locate a set of building blueprints. If none are available, prepare a floor
plan drawing that depicts the location of walls, walkways, etc.
- Visually inspect the facility. Be sure to walk through the facility
before performing any tests to verify the accuracy of the facility diagram.
This is a good time to note any potential barriers that may affect the propagation
of RF signals. For example, a visual inspection will uncover obstacles to
RF such as metal racks and partitions, items that blueprints generally don't
- Identify user areas. On the facility diagram, mark the areas of fixed
and mobile users. In addition to illustrating where mobile users may roam,
indicate where they will not go. You might get by with fewer access points
if you can limit the roaming areas.
- Determine preliminary access point locations. By considering the
location of wireless users and range estimations of the wireless LAN products
you're using, approximate the locations of access points that will provide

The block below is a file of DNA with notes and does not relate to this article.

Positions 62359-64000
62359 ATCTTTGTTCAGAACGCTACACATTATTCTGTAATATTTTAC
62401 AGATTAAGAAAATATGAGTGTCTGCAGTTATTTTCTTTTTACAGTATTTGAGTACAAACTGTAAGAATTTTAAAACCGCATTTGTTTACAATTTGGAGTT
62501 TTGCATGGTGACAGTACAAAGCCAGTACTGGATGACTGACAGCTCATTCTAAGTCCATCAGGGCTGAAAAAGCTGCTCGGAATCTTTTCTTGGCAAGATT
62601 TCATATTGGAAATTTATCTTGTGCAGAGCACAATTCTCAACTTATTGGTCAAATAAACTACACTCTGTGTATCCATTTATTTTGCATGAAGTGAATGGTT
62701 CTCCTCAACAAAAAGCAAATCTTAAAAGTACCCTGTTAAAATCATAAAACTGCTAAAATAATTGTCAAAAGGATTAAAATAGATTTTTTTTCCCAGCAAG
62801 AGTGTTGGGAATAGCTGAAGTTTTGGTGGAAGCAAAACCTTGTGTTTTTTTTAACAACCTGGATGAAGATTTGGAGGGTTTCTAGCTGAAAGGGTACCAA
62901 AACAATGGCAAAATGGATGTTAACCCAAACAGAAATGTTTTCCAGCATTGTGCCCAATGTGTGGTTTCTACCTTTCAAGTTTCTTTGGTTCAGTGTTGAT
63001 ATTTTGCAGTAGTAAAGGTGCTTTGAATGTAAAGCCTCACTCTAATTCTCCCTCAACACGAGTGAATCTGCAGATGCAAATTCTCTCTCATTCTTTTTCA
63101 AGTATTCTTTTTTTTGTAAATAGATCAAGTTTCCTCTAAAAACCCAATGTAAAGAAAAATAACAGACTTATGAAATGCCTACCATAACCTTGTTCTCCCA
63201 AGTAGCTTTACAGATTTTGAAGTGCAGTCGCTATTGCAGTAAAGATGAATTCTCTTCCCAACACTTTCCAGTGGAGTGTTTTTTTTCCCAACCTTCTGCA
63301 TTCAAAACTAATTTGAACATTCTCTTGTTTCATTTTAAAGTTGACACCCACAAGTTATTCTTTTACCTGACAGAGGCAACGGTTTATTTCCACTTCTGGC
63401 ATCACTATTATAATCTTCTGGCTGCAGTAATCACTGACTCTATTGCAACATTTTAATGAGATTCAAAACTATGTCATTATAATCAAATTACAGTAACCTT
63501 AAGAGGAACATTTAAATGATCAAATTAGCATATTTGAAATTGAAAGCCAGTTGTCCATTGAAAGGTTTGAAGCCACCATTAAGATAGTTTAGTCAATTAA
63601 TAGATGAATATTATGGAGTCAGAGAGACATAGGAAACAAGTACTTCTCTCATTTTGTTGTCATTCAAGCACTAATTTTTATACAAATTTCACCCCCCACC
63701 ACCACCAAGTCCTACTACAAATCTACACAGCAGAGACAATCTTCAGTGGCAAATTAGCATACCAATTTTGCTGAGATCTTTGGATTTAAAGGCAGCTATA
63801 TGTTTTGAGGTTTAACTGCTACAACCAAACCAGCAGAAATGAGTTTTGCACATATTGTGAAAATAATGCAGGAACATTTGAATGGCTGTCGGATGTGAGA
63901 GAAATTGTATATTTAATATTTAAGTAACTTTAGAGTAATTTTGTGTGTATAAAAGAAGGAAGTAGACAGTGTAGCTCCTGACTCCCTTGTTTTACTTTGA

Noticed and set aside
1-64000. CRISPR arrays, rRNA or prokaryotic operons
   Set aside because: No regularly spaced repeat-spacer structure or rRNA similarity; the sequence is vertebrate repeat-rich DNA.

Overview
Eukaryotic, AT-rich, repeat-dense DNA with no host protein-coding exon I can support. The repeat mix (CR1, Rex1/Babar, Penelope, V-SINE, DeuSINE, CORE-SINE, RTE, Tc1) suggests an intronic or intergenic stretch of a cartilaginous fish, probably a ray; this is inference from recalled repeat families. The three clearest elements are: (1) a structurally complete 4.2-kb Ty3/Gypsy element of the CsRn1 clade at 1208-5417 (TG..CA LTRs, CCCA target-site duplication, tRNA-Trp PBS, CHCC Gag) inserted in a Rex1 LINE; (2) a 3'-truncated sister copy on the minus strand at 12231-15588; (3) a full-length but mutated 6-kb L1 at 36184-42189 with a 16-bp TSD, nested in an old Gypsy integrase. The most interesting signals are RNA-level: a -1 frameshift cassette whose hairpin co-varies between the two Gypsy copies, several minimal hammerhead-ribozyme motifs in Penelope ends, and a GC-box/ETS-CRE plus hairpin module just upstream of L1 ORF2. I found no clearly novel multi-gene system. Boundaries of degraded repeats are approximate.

adequate coverage throughout the user areas. Plan for some propagation overlap
among adjacent access points, but keep in mind that channel assignments for
access points will need to be far enough apart to avoid inter-access point
Be certain to consider mounting locations, which could be vertical posts or metal supports above ceiling tiles. Be sure to recognize suitable locations for installing the access point, antenna, data cable, and power line. Also think about different antenna types when deciding where to position access points. An access point mounted near an outside wall, for example, could be a good location if you use a patch antenna with relatively high gain oriented within the facility.
- Verify access point locations. This is when the real testing begins.
Many wireless LAN vendors, including Cisco,
Symbol, and Proxim,
provide free RF site survey tools that identifies the associated access point, data
rate, signal strength, and signal quality. You can load this software on a
laptop or PocketPC and test the coverage of each preliminary access point